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Raleigh’s City Council selected Stormie Forte from a pool of more than 50 applicants, and five finalists, to replace Saige Martin as the city’s District D representative after Martin stepped down due to sexual misconduct allegations. Forte, a Raleigh native, attorney and the first Black woman to serve on the council, was sworn into office in July. We spoke to Forte about District D, which covers southwest Raleigh including parts of downtown, and how she plans to tackle some of the biggest issues currently facing the city.
What is the most important issue in District D currently?
Development. District D has probably the most development projects in the works, and likely the most prospective projects. There is a lot going on.
Downtown South is one large project that’s proposed. It has its supporters but some residents worry about impacts on nearby neighborhoods, including gentrification, and on the environment. What are your thoughts?
With these large developments, the more engagement the city tries to have with residents, as well as with the folks who want to make contributions in the form of development, the better. There are ongoing conversations related to how to deal with traffic issues and how to deal with some of the surrounding communities. Looking at what the viability is going to be for the surrounding communities and surrounding neighborhoods will be very important.
You’ve spoken about building bridges between the city government and residents. Why is there a need to do that and what are the best ways to achieve it?
A lot of folks are protective of the community and the current composition of their neighborhood in terms of types of housing and felt they could share concerns through the CACs [local citizen advisory groups]. Now, they feel they are not necessarily being heard. Groups continue to meet as neighborhood associations and I have attended those meetings virtually and answered questions. Residents have invited me to walk the neighborhoods with them. Then, there are folks who have projects and want to talk about that they want to do, so I talk with them as well. I want to hear all sides and be aware of information from city staff. I intend to make decisions and vote based on information from everyone. I will not be able make everyone happy but I want to create a good balance. I will review everything that comes to the council table on a case by case basis and do what I feel is in the best interest of the district and the city.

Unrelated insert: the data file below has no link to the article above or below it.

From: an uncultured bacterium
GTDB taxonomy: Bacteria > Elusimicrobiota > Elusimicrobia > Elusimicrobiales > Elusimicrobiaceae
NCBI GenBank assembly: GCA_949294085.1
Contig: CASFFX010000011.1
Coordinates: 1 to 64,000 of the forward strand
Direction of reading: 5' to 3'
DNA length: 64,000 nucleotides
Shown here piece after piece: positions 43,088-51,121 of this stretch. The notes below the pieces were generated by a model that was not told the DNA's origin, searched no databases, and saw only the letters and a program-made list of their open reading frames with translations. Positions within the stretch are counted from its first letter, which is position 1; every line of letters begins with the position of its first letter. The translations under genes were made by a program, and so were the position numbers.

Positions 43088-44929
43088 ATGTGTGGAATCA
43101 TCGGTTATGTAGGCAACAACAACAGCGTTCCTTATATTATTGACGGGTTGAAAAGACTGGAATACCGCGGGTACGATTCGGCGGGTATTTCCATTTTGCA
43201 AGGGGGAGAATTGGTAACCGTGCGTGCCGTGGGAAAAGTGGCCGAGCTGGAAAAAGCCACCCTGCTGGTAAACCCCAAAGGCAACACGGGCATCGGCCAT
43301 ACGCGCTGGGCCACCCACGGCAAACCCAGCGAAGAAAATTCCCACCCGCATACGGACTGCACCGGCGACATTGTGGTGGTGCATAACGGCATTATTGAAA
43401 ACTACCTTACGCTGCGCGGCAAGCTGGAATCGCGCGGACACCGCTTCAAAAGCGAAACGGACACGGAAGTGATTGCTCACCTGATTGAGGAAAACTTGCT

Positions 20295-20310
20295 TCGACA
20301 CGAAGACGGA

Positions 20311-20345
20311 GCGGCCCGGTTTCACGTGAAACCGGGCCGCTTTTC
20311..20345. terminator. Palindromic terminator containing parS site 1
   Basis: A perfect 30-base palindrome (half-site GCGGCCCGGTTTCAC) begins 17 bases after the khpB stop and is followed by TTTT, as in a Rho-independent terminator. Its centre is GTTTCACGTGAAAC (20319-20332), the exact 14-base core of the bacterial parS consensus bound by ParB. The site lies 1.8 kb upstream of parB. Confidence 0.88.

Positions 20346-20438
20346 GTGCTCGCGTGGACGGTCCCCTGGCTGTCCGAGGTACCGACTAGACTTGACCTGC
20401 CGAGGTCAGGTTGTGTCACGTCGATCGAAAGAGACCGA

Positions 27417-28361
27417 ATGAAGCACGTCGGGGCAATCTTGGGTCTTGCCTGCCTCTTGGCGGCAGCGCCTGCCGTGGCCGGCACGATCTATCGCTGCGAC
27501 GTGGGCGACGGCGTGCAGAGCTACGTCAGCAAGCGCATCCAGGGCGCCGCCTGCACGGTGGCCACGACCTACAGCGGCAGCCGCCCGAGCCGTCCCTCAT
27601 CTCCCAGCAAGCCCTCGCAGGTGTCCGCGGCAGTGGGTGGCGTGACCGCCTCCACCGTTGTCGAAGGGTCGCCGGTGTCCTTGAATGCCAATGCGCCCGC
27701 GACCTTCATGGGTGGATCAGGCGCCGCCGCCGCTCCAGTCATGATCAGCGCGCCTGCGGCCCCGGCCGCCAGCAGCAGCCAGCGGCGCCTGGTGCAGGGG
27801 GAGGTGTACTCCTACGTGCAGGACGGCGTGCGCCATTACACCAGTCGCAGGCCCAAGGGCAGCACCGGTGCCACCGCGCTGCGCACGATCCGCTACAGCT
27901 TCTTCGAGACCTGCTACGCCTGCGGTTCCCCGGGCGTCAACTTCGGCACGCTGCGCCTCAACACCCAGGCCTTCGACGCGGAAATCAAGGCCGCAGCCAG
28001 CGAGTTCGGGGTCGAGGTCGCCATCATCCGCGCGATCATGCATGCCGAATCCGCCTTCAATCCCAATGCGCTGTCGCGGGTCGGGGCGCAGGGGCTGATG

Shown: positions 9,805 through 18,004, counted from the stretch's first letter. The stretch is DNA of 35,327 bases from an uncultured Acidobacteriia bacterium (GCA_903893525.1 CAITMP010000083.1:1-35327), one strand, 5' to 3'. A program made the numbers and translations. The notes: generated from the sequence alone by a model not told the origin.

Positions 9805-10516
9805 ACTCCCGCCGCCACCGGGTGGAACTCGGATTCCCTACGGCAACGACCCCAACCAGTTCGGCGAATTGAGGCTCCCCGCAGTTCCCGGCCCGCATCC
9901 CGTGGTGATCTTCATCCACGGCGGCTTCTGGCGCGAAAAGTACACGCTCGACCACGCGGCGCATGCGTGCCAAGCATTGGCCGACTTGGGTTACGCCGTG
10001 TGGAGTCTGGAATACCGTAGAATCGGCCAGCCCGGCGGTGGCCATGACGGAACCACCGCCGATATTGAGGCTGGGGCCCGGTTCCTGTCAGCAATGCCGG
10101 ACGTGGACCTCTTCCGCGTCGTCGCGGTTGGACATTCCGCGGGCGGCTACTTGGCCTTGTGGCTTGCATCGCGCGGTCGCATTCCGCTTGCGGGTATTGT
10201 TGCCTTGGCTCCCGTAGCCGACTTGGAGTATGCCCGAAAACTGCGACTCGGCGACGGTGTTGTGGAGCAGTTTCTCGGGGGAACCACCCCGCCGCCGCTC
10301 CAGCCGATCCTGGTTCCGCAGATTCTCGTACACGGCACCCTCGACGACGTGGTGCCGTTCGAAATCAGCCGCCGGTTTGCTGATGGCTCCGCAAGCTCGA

What do you hope will come out of the community engagement study that consultant Mickey Fearn is currently conducting?
Transparency, making sure the taxpayers and citizens feel processes are inclusive and their voices are heard. I hope the outcome will be one where you would have more participation by folks who are not currently engaged in what is happening.
How do you think the council should address policing? Your predecessor was vocal about defunding the police. You personally have suggested creating an ombudsman program for police accountability.
There is a challenge in folks understanding what the meaning of “defunding” the police is. For some, the perception is the police department would be disbanded. That is not what activists and grassroots folks are advocating for. It is more along the lines of the reallocation of resources and talking to folks in the community. Police officers don’t want to be social workers, they don’t want to be psychologists, and the overwhelming majority of officers believe it is their mission to protect and serve. So, if there is a mechanism to give the police department some relief through setting up new channels to respond to different types of situations, I would be supportive. I would support a resource for the community to report things they felt needed to be addressed in the police department and also a mechanism for folks within the department—law enforcement officers, administrative staff or whomever—where, if there are things they want brought to the attention of city leadership without feeling repercussions, they would have a way.
You’ve floated the idea of using smaller city buses on less frequented routes rather than having large buses drive around empty. What are your other thoughts on tackling Raleigh transit?
My position is evolving but thinking about, ‘How do we make it more enticing to use public transportation to get to different places within the Triangle?’ Is there a way to make it easier to get from place to place? If you want to be able to attract an Amazon or Apple headquarters, having a good inventory of affordable housing, as well as a great transportation system, will attract business. You don’t necessarily want large buses moving through the city at non-peak hours, so if we can get smaller buses and shorter routes in place, have more express routes, that will help make sure people get from point A to point B more efficiently and be more attractive to people who utilize the buses.
What will you be looking for in city manager candidates?
Someone with a good amount of experience dealing with a municipality the size of Raleigh, or maybe larger, and with the challenges we will be facing. There is an affordable housing bond being proposed, so experience with expanding housing in the area. Certainly the challenges with the community as it relates to dealing with the police department. We need a person who has the skillset to navigate the city’s challenges but also to guide the city through opportunities.
Q & A by Jane Porter; edited for length and clarity.
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